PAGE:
71 LAXtoATL : I still don't understand your logic. First of all, with all the flights currenly operated between NYC-LHR when exactly would AA/BA be offering these
72 LAXtoATL : You have mentioned this before. It really doesn't change my personal opinion on whether the route should be carved out, however I believe it will mak
73 Commavia : I guess what confuses me is why the DoT should impose carve-outs on AA and BA just because, in a few markets, they're the only airlines flying nonsto
74 NYCAdvantage : DL can bring all the cash with Skyteam and raise the price, by doing that they may even get TPG blown out of the water, But my question to you is how
75 Jfk777 : JAL needs to hire an expatriot CEO like Rod Eddington or Bob Crandall who has no fiefdom to answer to or political allegance. A senior airline manager
76 LAXtoATL : They should! And as far as I know it is carved out. If I am mistaken on this fact... My opinion wouldn't change that these type of routes should be e
77 WorldTraveler : geographically, there are many connecting options for MIA-MAD over hubs in the US and Europe. I don't know the percentage of traffic that is carried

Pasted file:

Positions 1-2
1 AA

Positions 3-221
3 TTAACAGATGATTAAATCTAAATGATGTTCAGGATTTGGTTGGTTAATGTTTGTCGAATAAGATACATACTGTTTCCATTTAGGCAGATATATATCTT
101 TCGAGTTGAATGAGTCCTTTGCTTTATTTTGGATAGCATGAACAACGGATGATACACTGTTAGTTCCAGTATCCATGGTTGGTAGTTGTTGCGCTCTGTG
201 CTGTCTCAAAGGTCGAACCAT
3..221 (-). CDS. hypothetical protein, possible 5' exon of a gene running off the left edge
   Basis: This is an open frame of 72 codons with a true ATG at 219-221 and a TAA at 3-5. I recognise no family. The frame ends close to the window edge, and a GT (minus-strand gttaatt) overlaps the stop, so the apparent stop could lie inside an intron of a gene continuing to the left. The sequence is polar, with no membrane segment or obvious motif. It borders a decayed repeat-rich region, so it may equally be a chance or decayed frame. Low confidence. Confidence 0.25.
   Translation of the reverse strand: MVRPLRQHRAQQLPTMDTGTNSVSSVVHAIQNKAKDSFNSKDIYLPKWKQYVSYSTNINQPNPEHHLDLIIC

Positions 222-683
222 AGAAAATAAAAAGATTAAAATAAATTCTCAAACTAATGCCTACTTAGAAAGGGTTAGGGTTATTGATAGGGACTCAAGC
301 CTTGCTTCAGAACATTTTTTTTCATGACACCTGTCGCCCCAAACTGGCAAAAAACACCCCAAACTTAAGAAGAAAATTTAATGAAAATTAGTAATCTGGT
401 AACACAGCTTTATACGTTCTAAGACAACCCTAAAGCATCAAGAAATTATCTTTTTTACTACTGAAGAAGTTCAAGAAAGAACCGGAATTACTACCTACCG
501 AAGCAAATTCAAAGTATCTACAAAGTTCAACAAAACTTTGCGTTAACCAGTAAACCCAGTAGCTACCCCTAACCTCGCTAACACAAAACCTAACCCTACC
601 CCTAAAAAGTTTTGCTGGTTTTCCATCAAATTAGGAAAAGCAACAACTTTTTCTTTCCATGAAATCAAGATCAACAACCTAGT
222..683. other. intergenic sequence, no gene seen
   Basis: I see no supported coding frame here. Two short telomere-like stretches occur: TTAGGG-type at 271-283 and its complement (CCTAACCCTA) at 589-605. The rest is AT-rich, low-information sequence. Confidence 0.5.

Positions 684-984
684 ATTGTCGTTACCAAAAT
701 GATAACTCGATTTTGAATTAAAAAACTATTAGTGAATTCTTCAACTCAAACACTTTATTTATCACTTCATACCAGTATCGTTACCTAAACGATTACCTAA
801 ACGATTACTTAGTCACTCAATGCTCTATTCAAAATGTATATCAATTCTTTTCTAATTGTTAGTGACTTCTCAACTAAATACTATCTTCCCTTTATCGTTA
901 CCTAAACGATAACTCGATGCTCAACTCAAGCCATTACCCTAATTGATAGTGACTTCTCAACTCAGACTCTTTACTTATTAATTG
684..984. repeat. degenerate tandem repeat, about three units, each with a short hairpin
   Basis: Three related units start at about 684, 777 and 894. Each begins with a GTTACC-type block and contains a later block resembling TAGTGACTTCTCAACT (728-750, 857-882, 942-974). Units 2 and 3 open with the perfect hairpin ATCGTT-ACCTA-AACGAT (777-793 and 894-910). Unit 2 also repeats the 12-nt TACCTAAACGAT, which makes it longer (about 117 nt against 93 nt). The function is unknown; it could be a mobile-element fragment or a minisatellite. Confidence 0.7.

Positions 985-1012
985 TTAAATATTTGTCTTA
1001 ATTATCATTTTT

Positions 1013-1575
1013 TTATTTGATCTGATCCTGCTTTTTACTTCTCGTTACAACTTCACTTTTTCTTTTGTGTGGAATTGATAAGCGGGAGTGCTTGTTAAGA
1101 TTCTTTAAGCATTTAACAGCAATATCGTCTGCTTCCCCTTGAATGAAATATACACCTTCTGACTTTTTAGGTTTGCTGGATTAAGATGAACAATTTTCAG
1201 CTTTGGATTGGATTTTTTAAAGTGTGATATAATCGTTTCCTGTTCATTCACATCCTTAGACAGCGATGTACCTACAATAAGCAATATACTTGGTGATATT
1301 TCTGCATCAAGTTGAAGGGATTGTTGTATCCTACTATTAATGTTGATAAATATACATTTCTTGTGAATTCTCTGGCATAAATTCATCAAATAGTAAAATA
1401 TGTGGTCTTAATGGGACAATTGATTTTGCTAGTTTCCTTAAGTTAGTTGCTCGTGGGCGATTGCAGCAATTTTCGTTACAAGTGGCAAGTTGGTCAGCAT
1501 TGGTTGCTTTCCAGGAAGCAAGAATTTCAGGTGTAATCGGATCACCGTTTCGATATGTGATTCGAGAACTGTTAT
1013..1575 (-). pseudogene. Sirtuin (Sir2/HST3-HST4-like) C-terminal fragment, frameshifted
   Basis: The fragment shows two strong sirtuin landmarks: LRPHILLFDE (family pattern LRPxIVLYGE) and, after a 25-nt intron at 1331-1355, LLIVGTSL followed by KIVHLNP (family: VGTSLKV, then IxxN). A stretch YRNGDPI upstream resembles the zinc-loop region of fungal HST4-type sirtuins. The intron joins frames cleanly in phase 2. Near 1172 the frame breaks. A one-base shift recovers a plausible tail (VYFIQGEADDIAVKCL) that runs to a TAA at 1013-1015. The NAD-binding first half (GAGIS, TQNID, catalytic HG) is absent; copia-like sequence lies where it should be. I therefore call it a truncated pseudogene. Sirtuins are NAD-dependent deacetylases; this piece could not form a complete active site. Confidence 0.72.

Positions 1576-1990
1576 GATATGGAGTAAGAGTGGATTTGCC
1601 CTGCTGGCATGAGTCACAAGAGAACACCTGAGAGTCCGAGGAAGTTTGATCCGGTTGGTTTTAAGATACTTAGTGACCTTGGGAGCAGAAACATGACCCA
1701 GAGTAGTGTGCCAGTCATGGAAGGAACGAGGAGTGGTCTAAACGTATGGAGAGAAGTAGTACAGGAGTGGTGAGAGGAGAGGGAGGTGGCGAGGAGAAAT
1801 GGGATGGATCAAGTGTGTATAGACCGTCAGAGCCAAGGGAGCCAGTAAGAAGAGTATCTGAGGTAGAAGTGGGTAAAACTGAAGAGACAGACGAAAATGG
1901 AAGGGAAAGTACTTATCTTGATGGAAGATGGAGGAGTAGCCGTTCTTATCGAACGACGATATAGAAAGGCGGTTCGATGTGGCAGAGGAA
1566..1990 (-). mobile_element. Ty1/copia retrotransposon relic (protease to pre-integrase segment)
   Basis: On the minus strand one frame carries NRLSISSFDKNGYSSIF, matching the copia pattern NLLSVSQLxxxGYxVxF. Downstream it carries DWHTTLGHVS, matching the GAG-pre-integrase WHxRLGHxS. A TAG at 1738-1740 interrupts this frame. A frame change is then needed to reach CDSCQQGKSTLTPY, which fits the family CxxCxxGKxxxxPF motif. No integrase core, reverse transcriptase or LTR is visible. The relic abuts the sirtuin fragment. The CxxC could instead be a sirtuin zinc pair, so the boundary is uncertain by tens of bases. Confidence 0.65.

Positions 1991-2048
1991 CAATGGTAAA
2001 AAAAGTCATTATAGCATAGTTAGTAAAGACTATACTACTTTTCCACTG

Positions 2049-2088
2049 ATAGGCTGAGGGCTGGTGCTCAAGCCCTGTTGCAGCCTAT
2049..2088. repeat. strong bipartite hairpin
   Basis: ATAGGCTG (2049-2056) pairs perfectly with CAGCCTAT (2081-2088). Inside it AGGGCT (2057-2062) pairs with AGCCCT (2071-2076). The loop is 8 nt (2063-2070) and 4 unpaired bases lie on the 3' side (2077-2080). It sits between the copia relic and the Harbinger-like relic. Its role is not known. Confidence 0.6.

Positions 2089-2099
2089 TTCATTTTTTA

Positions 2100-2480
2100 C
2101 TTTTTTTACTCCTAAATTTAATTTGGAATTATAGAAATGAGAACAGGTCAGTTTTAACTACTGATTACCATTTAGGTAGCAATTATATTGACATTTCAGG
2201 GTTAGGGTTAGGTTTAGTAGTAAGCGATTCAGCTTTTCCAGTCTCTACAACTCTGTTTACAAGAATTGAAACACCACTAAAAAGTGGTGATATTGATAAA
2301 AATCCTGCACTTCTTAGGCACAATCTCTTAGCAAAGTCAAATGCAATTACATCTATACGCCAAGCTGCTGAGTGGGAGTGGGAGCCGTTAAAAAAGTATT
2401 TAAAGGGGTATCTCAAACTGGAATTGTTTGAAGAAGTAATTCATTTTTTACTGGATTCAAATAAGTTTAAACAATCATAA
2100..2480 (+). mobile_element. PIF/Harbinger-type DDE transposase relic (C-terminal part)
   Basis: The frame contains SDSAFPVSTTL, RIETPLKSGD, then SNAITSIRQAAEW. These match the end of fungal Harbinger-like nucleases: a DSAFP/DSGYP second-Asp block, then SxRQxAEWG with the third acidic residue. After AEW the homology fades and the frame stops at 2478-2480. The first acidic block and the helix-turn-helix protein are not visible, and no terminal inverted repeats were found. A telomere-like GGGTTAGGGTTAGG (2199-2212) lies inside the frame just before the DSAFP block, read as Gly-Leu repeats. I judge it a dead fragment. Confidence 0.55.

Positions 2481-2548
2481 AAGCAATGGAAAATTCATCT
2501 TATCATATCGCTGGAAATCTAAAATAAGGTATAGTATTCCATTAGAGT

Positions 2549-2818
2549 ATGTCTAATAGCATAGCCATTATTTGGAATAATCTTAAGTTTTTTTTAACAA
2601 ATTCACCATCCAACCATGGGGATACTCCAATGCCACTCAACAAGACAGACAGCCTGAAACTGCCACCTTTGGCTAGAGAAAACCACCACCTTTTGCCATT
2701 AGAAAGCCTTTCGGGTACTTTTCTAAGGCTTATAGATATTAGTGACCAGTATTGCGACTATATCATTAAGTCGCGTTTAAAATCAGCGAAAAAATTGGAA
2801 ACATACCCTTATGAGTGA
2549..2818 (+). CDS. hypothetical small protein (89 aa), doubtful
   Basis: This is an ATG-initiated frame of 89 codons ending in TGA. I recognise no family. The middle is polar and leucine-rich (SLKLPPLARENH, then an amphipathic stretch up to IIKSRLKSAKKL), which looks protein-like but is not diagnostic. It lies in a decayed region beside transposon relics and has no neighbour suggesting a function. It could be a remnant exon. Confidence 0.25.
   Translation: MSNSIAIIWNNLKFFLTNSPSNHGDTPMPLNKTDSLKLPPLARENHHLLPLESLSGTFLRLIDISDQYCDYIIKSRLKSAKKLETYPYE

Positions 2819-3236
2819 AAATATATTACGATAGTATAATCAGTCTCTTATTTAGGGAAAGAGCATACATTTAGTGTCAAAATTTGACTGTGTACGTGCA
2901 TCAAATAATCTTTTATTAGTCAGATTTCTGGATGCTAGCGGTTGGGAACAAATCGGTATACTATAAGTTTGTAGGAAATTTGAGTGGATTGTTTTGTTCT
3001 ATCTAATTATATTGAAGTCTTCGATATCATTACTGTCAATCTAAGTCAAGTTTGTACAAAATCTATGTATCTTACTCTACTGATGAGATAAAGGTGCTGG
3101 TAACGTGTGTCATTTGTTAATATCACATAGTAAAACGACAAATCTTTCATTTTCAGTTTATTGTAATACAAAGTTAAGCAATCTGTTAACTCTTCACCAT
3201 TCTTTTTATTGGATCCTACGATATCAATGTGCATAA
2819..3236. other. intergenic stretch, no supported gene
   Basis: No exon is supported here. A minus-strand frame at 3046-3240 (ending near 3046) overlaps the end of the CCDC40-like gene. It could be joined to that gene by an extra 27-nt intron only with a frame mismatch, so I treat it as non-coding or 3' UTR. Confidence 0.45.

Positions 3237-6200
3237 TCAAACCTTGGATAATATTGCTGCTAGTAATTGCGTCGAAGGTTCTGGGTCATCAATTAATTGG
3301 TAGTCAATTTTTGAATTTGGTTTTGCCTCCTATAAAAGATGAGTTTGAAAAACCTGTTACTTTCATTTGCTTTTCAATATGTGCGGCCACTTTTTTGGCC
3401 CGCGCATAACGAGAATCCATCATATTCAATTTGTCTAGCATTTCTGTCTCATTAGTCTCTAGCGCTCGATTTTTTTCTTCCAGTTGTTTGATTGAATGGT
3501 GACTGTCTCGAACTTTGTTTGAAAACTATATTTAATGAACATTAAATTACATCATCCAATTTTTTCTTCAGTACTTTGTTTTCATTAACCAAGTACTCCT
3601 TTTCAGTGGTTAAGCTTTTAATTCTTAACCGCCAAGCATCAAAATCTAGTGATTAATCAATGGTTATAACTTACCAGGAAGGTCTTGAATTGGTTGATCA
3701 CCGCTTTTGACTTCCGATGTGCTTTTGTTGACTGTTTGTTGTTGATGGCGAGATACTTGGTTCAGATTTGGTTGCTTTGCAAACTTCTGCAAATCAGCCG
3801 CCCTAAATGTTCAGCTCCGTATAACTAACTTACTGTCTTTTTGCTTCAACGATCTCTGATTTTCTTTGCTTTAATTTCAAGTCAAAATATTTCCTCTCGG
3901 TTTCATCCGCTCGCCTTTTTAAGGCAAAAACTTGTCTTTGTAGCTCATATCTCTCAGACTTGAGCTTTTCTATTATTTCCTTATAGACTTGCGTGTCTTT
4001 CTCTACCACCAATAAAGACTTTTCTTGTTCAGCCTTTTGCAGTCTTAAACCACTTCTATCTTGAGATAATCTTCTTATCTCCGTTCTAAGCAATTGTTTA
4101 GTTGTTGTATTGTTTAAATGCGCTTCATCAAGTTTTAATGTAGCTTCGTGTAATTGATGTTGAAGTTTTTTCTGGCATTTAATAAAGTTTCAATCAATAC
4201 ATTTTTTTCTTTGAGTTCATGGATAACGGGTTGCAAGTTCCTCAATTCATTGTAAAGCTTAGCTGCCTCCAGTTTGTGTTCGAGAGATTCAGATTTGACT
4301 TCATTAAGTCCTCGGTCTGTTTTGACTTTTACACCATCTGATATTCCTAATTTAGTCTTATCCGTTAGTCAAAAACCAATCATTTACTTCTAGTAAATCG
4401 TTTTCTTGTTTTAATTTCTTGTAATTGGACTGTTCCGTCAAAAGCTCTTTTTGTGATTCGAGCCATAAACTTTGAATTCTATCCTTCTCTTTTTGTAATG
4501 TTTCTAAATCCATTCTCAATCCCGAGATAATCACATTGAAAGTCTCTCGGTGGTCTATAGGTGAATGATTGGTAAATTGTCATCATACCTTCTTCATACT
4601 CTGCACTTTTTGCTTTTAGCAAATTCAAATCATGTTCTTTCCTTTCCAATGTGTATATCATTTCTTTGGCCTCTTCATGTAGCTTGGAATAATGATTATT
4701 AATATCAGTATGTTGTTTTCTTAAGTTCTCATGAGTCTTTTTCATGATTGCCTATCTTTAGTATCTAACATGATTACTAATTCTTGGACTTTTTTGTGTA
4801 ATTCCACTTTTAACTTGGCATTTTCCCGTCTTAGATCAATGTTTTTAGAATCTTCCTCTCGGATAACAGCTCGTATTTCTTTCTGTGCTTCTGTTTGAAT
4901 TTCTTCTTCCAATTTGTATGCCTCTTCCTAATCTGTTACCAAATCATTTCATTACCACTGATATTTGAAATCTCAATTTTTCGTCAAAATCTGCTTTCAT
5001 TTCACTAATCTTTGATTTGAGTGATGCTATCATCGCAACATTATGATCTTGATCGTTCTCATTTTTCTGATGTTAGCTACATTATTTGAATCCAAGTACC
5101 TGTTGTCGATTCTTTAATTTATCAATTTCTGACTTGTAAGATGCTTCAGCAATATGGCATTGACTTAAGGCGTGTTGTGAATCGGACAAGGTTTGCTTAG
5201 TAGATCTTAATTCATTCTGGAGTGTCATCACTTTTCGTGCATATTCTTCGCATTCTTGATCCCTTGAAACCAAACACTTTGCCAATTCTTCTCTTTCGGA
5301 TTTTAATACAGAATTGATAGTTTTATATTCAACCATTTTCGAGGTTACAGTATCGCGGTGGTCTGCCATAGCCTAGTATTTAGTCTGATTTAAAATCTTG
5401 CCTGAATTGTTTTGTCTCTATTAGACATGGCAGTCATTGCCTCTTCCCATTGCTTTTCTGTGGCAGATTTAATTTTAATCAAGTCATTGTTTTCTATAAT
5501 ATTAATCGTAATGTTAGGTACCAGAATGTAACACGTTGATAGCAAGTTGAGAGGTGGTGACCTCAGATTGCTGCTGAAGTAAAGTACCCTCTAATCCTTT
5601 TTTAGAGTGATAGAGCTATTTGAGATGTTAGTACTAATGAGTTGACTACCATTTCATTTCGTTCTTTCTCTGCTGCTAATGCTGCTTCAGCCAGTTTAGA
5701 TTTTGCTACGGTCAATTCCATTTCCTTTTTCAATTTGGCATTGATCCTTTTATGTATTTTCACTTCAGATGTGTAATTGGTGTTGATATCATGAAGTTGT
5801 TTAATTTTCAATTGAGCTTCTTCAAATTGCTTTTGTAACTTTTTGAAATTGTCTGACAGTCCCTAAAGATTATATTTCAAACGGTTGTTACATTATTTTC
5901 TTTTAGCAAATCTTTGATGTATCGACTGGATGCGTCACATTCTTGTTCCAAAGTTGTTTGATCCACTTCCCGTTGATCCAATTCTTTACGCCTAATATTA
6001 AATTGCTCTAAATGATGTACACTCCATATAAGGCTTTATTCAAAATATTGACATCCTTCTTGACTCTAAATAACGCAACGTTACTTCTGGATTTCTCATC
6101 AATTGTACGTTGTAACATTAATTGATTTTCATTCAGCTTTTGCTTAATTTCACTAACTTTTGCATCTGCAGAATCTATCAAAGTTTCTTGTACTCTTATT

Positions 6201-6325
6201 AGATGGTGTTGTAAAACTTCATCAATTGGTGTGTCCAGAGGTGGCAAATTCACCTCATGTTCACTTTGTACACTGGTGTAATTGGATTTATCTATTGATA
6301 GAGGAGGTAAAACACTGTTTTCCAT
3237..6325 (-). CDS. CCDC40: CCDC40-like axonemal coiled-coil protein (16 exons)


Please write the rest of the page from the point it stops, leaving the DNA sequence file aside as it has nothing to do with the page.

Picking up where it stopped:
78 NYCAdvantage : Agreed. Ok, But there are two things here that need to be address, Management still there and they claim to be the one making the decision, I know it
79 LAXtoATL : That is the entire point of carveouts in ATI. Carveouts are used to preserve competition. If the market can sustain two and only two competitors, the
80 DeltaL1011man : Here is the best part of this thread. Everyone (sav WT,Me and Jet) seem to think AA has got DL on its knees because they got TPG. 1) Like WT said, TP
81 LAXtoATL : Although I have not voiced my opinion on TPG's involvement (mainly because I don't know a lot about TPG), but I am of like mind as you on the topic.
82 NYCAdvantage : This is a quote from R. Anderson, "He said neither Delta nor its SkyTeam partners are interested in a board seat or management representation at JAL.
83 MAH4546 : And the problem with that is...? Basically, TPG gets to fix the mess that is JAL, take the big risk, AA has some help and minimal investment, and JL
84 Panamair : But it could lessen the chances of success of a TPG/AA bid because this would mean JAL (and the government) having to give up some amount of control
85 Commavia : Wait - I'm confused - so if JAL were to sell a stake to AMR or Delta, that wouldn't be giving some control to a foreign entity? What country are AMR
86 LAXdude1023 : I dont recall reading that. Do you have a link?